Making Waves in Qingdao
Drinking, eating and strolling in China’s most liveable city.
The colonialists posted to old Qingdao must surely have counted their blessings: crisp marine air, rolling hills, a pleasant climate year round and a tantalising bounty of seafood.
A young Chinese city with a turbulent recent past, Qingdao has come a long way since German troops seized a swathe of coastal land on the Shandong Peninsula more than a century ago. Between 1898 and 1914, the sleepy fishing village of Qingdao grew into the heart of the new German concession, with Bavarian-style churches, rows of cookie-dough-hued houses crowned with red tiles, a brewery and, above it all, the moustachioed German governor presiding over this remarkable outpost of Deutschland from his modern baroque mansion on the hill, now a fascinating museum.
The colonialists posted to old Qingdao must surely have counted their blessings: crisp marine air, rolling hills, a pleasant climate year round and a tantalising bounty of seafood. In fact, much of the same pleasure is enjoyed by tourists here today. Unlike other Chinese cities caught in the swell of redevelopment, Qingdao has cherished its concession-era architecture to such a degree that a stroll through the hilly streets of Shinan District, known as the Old Town of Qingdao, can feel like stepping into a Bavarian postcard.
The story doesn’t end with the Germans, of course. Next came the Japanese, whose most appreciated legacy is perhaps the annual Cherry Blossom Festival that takes place in Zhongshan Park every April. In the years since China’s reform and opening up, Qingdao’s skyline has skyrocketed.
Take a stroll along Zhangqiao Pier to the pavilion and look back towards the shore for the quintessential view of contemporary Qingdao: glass and steel skyscrapers, European villas in plots of verdant green and the twin spires of St Michael’s Cathedral. Here is an image of a confident and modern metropolis that knows where it came from and where it’s going. No wonder, in 2011, Qingdao was deemed China’s most liveable city by the China Institute of City Competitiveness.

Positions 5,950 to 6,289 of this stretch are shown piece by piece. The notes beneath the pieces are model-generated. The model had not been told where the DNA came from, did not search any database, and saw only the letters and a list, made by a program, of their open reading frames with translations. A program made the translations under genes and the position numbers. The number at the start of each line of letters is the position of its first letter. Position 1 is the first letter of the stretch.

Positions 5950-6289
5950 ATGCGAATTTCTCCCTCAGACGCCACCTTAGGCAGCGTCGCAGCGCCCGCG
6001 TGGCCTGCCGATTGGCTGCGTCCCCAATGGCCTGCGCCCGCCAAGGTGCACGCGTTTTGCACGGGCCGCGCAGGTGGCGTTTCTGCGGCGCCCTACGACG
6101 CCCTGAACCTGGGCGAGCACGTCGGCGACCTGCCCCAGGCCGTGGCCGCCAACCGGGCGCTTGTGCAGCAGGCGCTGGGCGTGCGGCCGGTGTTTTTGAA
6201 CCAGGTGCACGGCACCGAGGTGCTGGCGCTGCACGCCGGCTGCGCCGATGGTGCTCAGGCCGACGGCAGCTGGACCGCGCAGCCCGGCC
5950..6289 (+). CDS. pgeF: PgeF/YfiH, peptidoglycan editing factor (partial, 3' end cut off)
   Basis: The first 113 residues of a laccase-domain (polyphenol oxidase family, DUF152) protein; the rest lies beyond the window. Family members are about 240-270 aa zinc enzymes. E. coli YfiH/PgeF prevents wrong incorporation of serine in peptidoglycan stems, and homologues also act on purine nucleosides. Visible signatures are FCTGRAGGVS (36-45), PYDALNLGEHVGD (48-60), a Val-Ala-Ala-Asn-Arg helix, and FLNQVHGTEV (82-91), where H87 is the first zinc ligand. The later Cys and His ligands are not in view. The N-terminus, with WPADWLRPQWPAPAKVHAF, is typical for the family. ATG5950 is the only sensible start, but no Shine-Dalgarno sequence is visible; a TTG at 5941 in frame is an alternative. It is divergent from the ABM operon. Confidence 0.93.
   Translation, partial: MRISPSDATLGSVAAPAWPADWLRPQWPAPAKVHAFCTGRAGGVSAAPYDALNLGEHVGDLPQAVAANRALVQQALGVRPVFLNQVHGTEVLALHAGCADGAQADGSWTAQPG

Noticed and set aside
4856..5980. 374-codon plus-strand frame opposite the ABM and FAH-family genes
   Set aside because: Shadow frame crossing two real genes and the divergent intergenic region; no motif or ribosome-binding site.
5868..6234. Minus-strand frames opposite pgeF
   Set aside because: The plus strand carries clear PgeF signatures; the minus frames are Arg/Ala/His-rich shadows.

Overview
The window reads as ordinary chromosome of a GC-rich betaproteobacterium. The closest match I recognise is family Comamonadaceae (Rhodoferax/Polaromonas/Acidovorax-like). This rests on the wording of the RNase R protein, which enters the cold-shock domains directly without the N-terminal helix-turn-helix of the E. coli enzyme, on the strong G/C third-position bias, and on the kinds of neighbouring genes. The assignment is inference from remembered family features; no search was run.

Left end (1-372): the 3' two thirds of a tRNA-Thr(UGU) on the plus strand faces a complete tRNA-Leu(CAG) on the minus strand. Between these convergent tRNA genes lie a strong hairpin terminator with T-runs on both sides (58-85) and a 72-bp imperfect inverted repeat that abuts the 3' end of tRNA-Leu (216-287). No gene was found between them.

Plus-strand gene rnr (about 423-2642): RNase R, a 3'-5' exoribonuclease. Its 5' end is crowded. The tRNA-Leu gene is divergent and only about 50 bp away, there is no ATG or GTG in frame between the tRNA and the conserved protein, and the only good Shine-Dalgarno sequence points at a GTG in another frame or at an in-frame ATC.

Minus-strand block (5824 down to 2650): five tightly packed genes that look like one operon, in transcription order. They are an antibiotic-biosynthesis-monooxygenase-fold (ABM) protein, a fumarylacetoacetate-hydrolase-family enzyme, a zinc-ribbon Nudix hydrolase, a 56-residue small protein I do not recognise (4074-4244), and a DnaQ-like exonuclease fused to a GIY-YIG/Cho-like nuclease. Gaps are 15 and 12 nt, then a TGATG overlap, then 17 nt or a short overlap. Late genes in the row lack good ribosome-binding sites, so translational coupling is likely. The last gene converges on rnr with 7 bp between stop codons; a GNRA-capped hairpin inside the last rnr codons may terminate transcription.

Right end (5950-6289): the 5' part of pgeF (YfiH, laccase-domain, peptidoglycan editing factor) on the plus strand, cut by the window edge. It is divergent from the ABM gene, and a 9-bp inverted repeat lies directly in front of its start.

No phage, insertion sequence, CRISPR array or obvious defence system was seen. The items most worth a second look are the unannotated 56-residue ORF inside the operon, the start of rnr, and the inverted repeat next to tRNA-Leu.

If you’ve ever sipped from a bottle of Tsingtao, China’s most famous beer, a glance at the city’s pier ought to conjure up a strange sense of familiarity–of course, the pier is on the label. The Tsingtao brewery made its first beer back in 1903. The beer is said to get its crisp taste from the spring water that bubbles forth from Laoshan, a scenic mountain and popular hiking spot north of the city. The best place in town to drink it is at the source – the Tsingtao Beer Museum on the site of the original Tsingtao brewery; a tour through the original redbrick buildings includes multiple tastings and a dash through the “drunken house” built at angles designed to make you dizzy.
By the Sea
A hundred and ten years after the arrival of the Germans, the eyes of the world turned to Qingdao as the host of the Olympic Sailing Regatta for the Beijing Games in 2008. Today, the Olympic Sailing Centre stands out as the jewel in the crown of Fushan Bay, formerly an industrial shipyard and now the gleaming home of Qingdao’s new central business district – futuristic towers and malls framed against a postcard-perfect bathing beach. Here, nestled between Fushan Bay and the luxurious lanes of Badaguan, China’s answer to Beverley Hills, sits Shangri-La Hotel, Qingdao, one of the city’s most elegant and long-standing hotels.
A perfect Qingdao day begins in the Shangri-La Executive Lounge sitting atop the new Valley Wing, where floor-to-ceiling windows frame the azure Yellow Sea between buildings. Breakfast comes with a twist: eggs lightly scrambled with local clams, courtesy of Executive Chef Rolando. In the evenings, Chef Rolando, a native of Milan, presides over Da Vinci Restaurant, building on the seafood theme with his signature grilled sea bass on a velvety slick of squid ink jus – so delicious you’ll be asking for more home-baked bread to mop it all up. Of course, if you just want to keep it simple, his wood-fired pizzas have that rare synergy of char and puff that only an Italian master truly understands.
Seafood is naturally one of the city’s premier attractions, and Shangri-La Hotel, Qingdao is perfectly located for foodies. Mingjiang Lu, home to Qingdao’s finest seafood restaurants, is a five-minute cab ride away. You could choose just about any eatery along the strip, but Yumatou, a well-heeled establishment with rows of live tanks at the entrance, comes recommended. Clams, crabs, shrimp, oysters, squid, scallops, crayfish, lobster and pearlescent fish sold by the jin (500 grams) – the choice is overwhelming. For the quintessential Qingdao experience, order a round of clams fried with chilli, garlic and ginger, which pairs perfectly with a jug of fresh Tsingtao beer. For a Cantonese twist, point at the scallops and ask for them to be served suanrong fensi, meaning steamed lightly with minced garlic and vermicelli noodles. There is no better way to savour this underwater treasure.
Indulgence comes with the territory, but fortunately Qingdao is one of the best cities in the world for strolling. Over 40 kilometres of tree-shaded coastal paths and seafront promenades gird the city, joining the dots between bathing beaches. Be sure to find your way to the lovely Lu Xun Park, named after China’s revered writer and revolutionary, where you can rest beneath pavilions and watch the waves as they crash over rugged reefs. It is the ideal spot to contemplate just how far Qingdao has come in so short a time. Then, well, it's probably time for another Tsingtao beer.